THE POWER of technology has helped a B o l t o n wo m a n ’ s scheme to ensure delicious ripe fruit does not go to waste take on an international flavour.

Two years ago award winning landscape designer Sharon Hockenhull set up a scheme to help amateur gardeners distribute their surplus fruit, which would otherwise go uneaten, to others for free.

The idea was that on a weekend in October growers could leave their surplus fruit outside their homes for others to collect.

Since then the idea has developed further with the help of apple enthusiast Richard Borrie, who runs orangepippin.


And now their new Fruitshare website is finding gardeners as far afield as Greece and the USA registering to offer people in their areas their surplus produce.

To help spread the message even further 37-yearold Sharon, of Bramhall Avenue, Harwood, began using the social networking site Twitter to talk about her passion for fruit and now has more than 1,000 followers.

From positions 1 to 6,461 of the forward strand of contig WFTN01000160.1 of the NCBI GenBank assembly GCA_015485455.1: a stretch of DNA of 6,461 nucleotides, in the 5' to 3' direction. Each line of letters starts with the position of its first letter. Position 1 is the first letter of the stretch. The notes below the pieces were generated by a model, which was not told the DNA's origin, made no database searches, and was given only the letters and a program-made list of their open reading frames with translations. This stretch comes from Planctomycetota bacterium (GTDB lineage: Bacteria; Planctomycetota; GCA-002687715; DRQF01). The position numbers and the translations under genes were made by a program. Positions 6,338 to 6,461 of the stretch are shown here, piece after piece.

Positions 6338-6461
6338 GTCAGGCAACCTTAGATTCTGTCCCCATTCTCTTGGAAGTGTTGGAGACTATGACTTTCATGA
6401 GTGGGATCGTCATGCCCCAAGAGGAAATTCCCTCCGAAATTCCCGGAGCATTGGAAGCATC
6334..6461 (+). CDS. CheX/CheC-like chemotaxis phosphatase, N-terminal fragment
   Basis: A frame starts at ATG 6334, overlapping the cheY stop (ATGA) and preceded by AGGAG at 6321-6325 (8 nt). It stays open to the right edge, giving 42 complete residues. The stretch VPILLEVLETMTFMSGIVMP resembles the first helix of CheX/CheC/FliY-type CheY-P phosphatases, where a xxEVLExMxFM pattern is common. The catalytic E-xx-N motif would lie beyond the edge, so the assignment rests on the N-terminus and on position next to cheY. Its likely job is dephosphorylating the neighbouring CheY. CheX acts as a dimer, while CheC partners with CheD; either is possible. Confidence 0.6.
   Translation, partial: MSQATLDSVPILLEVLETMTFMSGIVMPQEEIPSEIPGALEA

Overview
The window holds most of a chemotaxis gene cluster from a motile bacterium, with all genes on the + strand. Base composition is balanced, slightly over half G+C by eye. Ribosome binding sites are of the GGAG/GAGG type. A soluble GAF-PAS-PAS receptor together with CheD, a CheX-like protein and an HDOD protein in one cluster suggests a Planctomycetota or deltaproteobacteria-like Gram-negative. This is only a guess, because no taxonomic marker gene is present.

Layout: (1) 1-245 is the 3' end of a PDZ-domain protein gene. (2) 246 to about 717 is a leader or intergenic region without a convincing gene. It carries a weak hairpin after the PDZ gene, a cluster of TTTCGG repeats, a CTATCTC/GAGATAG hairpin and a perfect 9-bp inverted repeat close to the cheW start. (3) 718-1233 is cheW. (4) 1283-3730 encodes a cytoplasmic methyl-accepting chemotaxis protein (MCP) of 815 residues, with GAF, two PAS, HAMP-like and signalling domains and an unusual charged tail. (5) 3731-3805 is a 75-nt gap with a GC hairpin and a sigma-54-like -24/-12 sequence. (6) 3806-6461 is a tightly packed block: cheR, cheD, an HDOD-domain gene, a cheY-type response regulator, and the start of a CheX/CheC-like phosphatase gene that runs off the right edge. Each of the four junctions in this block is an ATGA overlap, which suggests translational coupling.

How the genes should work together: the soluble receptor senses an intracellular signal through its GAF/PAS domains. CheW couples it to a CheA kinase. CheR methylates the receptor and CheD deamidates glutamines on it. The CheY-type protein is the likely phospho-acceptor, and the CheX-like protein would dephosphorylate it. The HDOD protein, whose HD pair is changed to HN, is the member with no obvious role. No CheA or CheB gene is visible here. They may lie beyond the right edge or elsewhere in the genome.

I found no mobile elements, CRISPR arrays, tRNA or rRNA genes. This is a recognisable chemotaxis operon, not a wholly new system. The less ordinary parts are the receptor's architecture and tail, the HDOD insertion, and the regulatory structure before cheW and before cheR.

The Fruitshare website allows people around the world to register as a “sharer” and their fruit availability details are added to the database.

They can be matched up with fruit “seekers” living in the same area.

“Anyone from individuals with a passion for baking or making jams and even ciders to local chefs wanting to get the most seasonal, local produce available to them can search the database,” said Sharon.

Sharon, who won a silver medal at the RHS Tatton flower show this year for a garden to mark the 40th anniversary of St Ann’s Hospice, is delighted that her idea to cut down food waste is beginning to capture the imagination of gardeners abroad as well as the UK.

“I strongly believe that Fruitshare is part of the bigger ‘living more sustainably’ issue,” she said.

“It encourages the appreciation of the seasons, is as local as you can get in terms of sourcing and growing food, so reducing food miles.

“It is free, it reduces food waste and creates a positive community sharing spirit.”

Visit or read her blog at sharonhockenhull.wordpress.